Boosting Your Immunity With Electrolytes
Whether you need to refuel after a tough workout or your body is trying to recover from a cold or the flu, electrolytes and proper hydration are the key to a strong and resilient immune system. When you sweat, whether from extreme physical activity or a raging fever, a loss of electrolytes and dehydration occur. If this happens, you're lacking the nutrients you need to bounce back, prolonging your recovery period and your symptoms.
Take a look at the immune system and the role electrolytes have in maintaining optimal balance.
Boosting Your Immunity With Electrolytes
Understanding the Immune System
The immune system is a collection of structures and processes within the body that protect against disease or foreign bodies. At its peak function, the immune system identifies threats to your health, such as bacteria, parasites, viruses, and other foreign materials, and separates them from the body's own tissue.
The primary function of the immune system is to prevent or lessen the effects of infection. In immunocompromised people, such as people with cancer, HIV, and genetic diseases that affect immunity, the immune system isn't able to defend the body as effectively. This leads to opportunistic infections and harmful conditions.
The major components of the immune system are:
Lymph nodes are small, bean-like structures that store and produce cells that fight infection and disease. They're found within the lymphatic system, which contains the spleen, thymus gland, and bone marrow. Lymph nodes hold lymph, the clear fluid that transports and delivers cells throughout the body.
The spleen is the largest organ in the lymphatic system. It's located on the left side, beneath the ribs, and contains white blood cells that attack infections. The spleen also identifies and discards damaged blood cells.
The thymus gland is an organ where T cells mature. It's located beneath the breastbone and triggers antibodies that cause muscle weakness. The thymus starts out large and grows until puberty, before slowly decreasing in size over time.
Bone marrow is the substance within the bones that produces white blood cells. It's primarily located in large bones, such as the hip and thigh bones, and contains stem cells.
Lymphocytes are white blood cells that defend the body against disease and infection. There are T cells, which destroy infected or cancerous cells, and B cells, which create antibodies to attack bacteria, parasites, and viruses.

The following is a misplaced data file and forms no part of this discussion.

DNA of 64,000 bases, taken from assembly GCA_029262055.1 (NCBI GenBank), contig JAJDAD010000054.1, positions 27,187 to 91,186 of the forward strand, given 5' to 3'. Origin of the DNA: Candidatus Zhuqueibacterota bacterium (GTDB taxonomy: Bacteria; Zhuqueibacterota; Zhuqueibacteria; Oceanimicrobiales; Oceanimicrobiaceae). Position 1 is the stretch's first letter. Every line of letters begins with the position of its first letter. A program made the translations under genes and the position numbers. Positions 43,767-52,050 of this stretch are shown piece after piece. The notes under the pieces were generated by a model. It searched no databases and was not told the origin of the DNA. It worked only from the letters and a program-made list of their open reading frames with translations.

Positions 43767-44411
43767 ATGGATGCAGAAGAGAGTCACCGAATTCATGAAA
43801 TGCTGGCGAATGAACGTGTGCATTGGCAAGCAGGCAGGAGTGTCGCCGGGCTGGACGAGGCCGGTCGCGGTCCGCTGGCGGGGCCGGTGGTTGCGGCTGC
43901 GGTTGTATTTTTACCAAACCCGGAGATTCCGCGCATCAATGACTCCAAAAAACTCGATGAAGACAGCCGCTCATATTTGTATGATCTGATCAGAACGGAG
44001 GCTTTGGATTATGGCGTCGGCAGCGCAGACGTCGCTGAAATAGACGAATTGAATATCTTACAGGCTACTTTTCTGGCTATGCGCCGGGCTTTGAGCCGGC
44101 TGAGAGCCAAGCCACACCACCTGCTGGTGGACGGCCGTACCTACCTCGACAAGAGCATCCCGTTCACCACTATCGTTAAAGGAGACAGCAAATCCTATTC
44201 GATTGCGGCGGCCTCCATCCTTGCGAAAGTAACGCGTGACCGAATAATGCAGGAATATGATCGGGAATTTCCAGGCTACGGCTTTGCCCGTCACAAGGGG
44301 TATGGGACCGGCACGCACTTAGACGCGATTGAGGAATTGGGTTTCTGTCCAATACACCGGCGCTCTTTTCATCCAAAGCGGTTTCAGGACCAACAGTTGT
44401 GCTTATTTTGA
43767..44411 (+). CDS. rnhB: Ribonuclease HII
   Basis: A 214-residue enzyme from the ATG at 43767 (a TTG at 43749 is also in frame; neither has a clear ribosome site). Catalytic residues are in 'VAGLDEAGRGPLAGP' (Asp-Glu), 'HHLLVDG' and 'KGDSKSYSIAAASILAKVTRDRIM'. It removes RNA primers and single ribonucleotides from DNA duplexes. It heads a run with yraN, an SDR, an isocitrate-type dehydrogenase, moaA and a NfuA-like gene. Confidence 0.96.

Leukocytes are white blood cells that identify and destroy bacteria, viruses, and other pathogens.
Though not part of the lymphatic system, the immune system has other organs that aid in protecting the body. The skin is the first line of defense and the largest organ. Skin cells produce and secrete antimicrobial proteins, and some layers of skin hold immune cells.
Mucosal tissue is also involved in protecting the body from pathogens. Mucosal tissue is found in the respiratory tract and gut and holds immune cells. Finally, immune cells circulate through the bloodstream to identify and attack bacteria, viruses, and parasites.
The bloodstream also plays a role in the immune system to transport fluids, nutrients, and nerve pulses to organs. All the cellular elements of the blood derive from bone marrow, forming a strong relationship between the bloodstream and the immune system.
The bloodstream is about 90% water, so without proper hydration, the blood volume is reduced and circulation isn't as effective. Dehydration also impacts the lymphatic system, which uses a drainage system to remove waste, pathogens, and foreign substances from the body. During dehydration, the lymph is reduced, slowing the response to a pathogen.
What Are Electrolytes?
Electrolytes are minerals in the body that have an electric charge. They are found in bodily fluids such as blood and urine. They're exceptionally important for maintaining hydration levels because the movement of sodium and potassium throughout cells determines how much water our bodies retain.
Nerve cells also require electrolytes to carry electrical impulses throughout the body. These electrical impulses control both smooth and skeletal muscle function, mental health, sleep patterns, and more.
Some of the primary electrolytes are:
Sodium is a vital nutrient for regulating water and fluid balance. It tells the kidneys how much water to retain and how much to excrete. It also stimulates electrical impulses in nerve cells to transfer messages to and from the brain, which is necessary for muscle contraction and relaxation.
In excess, sodium can lead to high blood pressure. Many people have an excess of sodium from table salt. The kidneys can eliminate this excess sodium, but it comes at the cost of dumping potassium. If potassium levels are low, the body tries to hoard it, holding onto sodium as well. Water is then retained, leading to a higher blood volume and higher blood pressure.
Like sodium, potassium is necessary for water equilibrium and muscle function, including the smooth muscles like the heart. Potassium generates electrical impulses that are vital to nerve signaling as well.
If you have too much sodium in your diet, it can lead to an imbalance of potassium. Molecular pumps pull potassium into cells and push sodium out, fueling the transmission of signals along nerve pathways. In contrast, a higher intake of potassium helps the body to flush excess sodium, alleviating the issues of high blood pressure and heart problems. They work together, so an excess of one can lead to a deficiency in the other.